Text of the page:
On the role of oxygen and glucose in bone marrow-derived mesenchymal stem cell proliferation
Sayed-Amir Marashi, Hamideh Fouladiha
Department of Biotechnology, College of Science, University of Tehran, Tehran, Iran
|Date of Submission||11-Sep-2022|
|Date of Acceptance||20-Sep-2022|
|Date of Web Publication||19-May-2023|
Dr. Sayed-Amir Marashi
Department of Biotechnology, College of Science, University of Tehran, Tehran
Source of Support: None, Conflict of Interest: None
|How to cite this article:|
Marashi SA, Fouladiha H. On the role of oxygen and glucose in bone marrow-derived mesenchymal stem cell proliferation. Adv Biomed Res 2023;12:129
Mesenchymal stem cells (MSCs) are stromal cells that were originally reported in the bone marrow (BM) but can be isolated from various other tissues. MSCs can differentiate into multiple mesodermal cell lineages.
BM-MSCs are used in numerous clinical applications, including regenerative medicine. Since MSCs are a rare cell population in the BM, one should expand these cells for clinical applications. It is generally believed that reduced oxygen tension by in vivo transplantation plays a critical role in the success of implantation, and more specifically, cell survival and expansion. However, BM-MSCs are shown to have excellent expansion when grown in hypoxic conditions. This observation, indeed, questions the common belief on the importance of oxygen treatment for BM-MSC proliferation.,
To check whether oxygen or glucose supplementation is the most important factor in BM-MSC expansion, we used our previously published context-specific metabolic network model of these cells. At three different oxygen-uptake rates, which can represent normoxia, physoxia, and hypoxia, we computed cell growth rate as a function of glucose uptake rate.
To be specific, we used the flux balance analysis (FBA) approach to simulate the cell growth at different oxygen and glucose consumption rates., To this end, we assumed that all nutrients are available in excess, which, in our constraint-based model, translates to unbound uptake fluxes. Then, at three different oxygen-uptake flux values (i.e. 0.1, 4, and 24), we used FBA to compute the maximum possible biomass production rate as a function of glucose uptake rate. In FBA-based simulations of metabolism, biomass production rate is typically considered the objective function for modeling cell expansion and proliferation.
The results of our analysis are summarized in [Figure 1]. In this plot, interestingly, it can be observed that the three simulations result in almost similar growth patterns. In other words, our model suggests that oxygen has only a minor influence on the proliferation of BM-MSCs. In contrast, glucose uptake rate considerably changes the growth rate, which is in line with the recently published observations.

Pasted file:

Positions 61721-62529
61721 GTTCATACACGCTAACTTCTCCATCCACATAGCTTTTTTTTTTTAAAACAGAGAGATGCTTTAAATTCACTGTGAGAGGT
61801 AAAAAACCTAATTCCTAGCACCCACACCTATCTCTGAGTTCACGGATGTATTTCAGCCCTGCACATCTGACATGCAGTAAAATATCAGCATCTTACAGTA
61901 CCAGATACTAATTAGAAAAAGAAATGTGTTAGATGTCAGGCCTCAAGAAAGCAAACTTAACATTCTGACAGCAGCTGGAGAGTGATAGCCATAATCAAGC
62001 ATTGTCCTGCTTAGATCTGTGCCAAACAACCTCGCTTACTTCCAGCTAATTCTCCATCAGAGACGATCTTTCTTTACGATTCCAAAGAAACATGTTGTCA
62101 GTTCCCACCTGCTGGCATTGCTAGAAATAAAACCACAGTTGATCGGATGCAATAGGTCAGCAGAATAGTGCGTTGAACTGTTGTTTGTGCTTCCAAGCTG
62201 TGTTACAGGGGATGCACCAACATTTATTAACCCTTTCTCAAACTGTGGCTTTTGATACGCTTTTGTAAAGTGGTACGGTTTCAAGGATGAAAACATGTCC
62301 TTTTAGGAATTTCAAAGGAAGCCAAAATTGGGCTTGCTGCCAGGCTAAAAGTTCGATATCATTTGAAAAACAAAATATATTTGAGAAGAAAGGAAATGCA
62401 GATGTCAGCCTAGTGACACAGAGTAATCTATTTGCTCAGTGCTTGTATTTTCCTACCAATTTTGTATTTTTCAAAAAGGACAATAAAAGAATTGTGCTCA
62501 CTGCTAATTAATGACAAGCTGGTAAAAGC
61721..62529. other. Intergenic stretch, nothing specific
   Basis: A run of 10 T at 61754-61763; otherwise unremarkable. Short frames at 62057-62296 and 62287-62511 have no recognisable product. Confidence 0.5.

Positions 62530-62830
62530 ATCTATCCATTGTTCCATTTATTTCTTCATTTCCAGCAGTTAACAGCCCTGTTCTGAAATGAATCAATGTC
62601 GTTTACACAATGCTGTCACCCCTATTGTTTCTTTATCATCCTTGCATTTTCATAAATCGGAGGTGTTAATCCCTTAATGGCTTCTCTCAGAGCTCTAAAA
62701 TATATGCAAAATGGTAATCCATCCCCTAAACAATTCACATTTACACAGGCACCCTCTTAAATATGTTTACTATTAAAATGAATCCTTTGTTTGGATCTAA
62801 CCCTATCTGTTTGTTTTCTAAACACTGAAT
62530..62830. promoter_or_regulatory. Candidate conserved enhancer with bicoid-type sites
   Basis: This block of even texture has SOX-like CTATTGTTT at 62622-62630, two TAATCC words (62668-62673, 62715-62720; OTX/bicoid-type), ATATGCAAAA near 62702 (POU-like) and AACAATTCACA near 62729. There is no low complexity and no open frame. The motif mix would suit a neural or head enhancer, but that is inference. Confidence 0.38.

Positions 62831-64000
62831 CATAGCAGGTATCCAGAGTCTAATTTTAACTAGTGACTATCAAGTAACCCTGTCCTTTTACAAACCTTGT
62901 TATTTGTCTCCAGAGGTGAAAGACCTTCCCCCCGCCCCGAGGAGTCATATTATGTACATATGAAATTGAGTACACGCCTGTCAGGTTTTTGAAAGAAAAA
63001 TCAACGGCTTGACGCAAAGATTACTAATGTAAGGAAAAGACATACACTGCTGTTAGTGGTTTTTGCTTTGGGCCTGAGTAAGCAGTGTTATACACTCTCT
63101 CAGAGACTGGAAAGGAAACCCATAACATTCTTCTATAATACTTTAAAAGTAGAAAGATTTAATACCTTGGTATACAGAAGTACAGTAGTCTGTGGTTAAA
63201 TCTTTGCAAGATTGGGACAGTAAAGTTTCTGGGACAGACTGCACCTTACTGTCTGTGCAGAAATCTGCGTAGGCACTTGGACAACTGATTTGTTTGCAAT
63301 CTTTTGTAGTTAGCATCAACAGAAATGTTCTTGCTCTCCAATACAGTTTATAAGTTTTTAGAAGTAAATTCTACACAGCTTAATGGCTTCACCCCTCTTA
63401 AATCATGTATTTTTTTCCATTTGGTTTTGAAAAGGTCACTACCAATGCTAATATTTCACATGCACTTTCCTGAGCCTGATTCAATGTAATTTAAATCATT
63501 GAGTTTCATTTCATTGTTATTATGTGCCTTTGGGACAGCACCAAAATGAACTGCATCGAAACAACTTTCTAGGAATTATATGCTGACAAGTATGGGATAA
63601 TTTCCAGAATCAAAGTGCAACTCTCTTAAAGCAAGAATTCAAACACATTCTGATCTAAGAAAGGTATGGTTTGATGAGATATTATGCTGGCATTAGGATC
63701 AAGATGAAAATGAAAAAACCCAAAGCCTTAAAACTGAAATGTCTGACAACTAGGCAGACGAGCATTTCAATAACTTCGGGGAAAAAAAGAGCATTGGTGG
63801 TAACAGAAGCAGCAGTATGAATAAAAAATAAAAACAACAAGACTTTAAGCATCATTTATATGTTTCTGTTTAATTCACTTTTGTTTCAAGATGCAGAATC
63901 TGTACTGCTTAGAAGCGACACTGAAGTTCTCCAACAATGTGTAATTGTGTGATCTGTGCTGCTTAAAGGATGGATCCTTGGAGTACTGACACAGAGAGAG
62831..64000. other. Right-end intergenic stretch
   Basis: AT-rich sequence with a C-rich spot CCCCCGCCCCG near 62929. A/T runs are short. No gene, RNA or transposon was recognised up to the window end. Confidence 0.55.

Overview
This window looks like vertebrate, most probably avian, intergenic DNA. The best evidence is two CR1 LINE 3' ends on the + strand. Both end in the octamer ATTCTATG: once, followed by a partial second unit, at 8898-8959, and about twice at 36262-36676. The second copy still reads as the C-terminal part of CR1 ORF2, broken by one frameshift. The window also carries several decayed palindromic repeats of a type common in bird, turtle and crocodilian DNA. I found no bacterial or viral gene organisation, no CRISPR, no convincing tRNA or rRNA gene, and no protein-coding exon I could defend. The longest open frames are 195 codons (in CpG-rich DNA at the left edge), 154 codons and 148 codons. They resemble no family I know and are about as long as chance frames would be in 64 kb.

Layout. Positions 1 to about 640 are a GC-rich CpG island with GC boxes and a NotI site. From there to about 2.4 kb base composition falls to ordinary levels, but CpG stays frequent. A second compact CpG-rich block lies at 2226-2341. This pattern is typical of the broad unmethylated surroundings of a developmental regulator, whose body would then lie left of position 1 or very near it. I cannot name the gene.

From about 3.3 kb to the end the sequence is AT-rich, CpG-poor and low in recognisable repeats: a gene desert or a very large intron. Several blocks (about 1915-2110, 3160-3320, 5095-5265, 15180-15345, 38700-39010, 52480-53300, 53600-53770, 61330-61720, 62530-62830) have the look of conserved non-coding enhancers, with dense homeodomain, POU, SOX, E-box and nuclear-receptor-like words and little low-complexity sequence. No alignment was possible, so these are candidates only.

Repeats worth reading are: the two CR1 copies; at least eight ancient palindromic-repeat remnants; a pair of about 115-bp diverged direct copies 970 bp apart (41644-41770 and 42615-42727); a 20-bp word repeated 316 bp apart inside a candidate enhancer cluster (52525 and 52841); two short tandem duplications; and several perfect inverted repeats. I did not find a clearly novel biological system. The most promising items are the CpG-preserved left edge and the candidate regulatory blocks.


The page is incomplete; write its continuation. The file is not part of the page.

|Figure 1: Biomass production rate of BM-MSCs as a function of glucose uptake rate. The growth simulations are performed using flux balance analysis method and iMSC1255 as the metabolic model. Simulations are repeated at three different oxygen fluxes|
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Here, we used a constraint-based model of BM-MSCs to investigate the effect of oxygen and glucose on the metabolism of these cells. Our results suggest that for cell expansion, glucose availability is more important compared to oxygen availability. In our simulations, possible oxygen-dependent gene regulation is ignored, i.e. the same metabolic network model is used at all oxygen uptake rates. However, based on the recent observation that protein expression in MSCs is not affected by oxygen decrease, this assumption is acceptable. One should note that, to a great extent, BM-MSCs rely on glycolytic metabolism, which limits the effect of oxygen. Consequently, the availability of glucose to these cells seems to be a critically important factor.
Many tissue engineering studies have considered oxygen-releasing scaffolds for improving cell survival and proliferation postimplantation. We want to emphasize here that for a successful tissue engineering practice, glucose-releasing scaffolds might also be a neglected necessity.
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Conflicts of interest
There are no conflicts of interest.
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